Jason Zimmer loves to be on the water. He’s a fervent fisherman. He’s also an artist and a teacher at SCAD. Put Savannah, painting, and fishing together, and you get an interesting body of work.
“I had this idea of painting the low country marshes for several years,” Zimmer says. “I wanted to place myself in the middle of the water — not paint in the typical vantage point of standing on the edge of the banks. To do this I needed a boat suitable for painting — and of course fishing, which is another passion of mine. So in March of 2013, I bought a 17 ft. Carolina Skiff with a 25 horsepower Evinrude motor made for shallow water. This small fishing boat has a roomy open floor plan to accommodate an easel and painting table. The idea was not to paint one-day plein air paintings, but to paint larger canvases that would take several sessions. The skiff works out really well, allowing me to get into very shallow waters and placing myself in the middle of the scenes.”
Zimmer isn’t trading one hobby for another — oh, no. “I find it very relaxing sitting on the water even under the heat of the day, painting on my right and fishing on my left. Too many times, I missed a strike of a fish, being fully focused on the canvas — which is a good thing,” he says.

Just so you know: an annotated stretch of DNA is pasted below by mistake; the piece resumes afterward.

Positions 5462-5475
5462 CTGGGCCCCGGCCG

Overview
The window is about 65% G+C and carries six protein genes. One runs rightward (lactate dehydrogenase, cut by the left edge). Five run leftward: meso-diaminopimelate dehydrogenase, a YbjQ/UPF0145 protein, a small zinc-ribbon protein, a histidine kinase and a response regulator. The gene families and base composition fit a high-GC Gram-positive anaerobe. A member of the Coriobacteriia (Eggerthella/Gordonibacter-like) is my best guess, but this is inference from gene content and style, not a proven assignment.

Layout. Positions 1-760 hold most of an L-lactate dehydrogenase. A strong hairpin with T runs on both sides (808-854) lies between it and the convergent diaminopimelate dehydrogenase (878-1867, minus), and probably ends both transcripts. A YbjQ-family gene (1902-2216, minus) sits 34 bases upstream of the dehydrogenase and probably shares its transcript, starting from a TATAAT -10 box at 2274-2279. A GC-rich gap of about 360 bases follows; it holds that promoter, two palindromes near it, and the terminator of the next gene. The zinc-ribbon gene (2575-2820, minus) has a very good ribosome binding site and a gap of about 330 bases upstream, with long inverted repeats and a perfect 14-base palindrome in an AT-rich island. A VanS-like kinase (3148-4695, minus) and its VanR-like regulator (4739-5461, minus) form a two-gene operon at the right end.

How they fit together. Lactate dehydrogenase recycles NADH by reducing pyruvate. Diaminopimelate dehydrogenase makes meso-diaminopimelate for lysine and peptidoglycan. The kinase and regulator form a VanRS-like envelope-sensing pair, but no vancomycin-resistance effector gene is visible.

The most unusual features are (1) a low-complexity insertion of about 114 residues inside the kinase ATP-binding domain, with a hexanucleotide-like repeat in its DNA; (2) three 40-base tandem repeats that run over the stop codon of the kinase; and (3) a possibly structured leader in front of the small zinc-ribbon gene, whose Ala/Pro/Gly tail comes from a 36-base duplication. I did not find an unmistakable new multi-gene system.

He reports that fishing en plein bateau is a lot like painting on land, “but there is a new trouble: the occasional wake from a speeding boat rocking you and your jar of turpentine.”
The boat offers Zimmer some distinct advantages, and the SCAD (Savannah College of Art and Design) instructor tries to maximize them. “I anchor my boat in places unable to get to by car or foot,” says Zimmer. “I find secluded areas where I am left alone enjoying my two passions. A lot of the times I am accompanied by my pal Chester, my Belgian Malinois-mix dog, who cannot take the heat very well. Needless to say, he only comes in the early morning or when I find shade. Some of the rivers I’ve explored are Turner’s Creek, Wilmington River, Bull Creek, and the Ogeechee River around the Savannah, Georgia, area. I also painted two paintings back near my hometown of Beckemeyer, Illinois, on Carlyle Lake, a 35,000-acre lake home to many mighty catfish, and at Lake Okeechobee in Florida, where I caught several largemouth bass. I know that this boat and method of painting suits me well and I will continue to explore new waters, where I will paint and fish, and ponder my life.”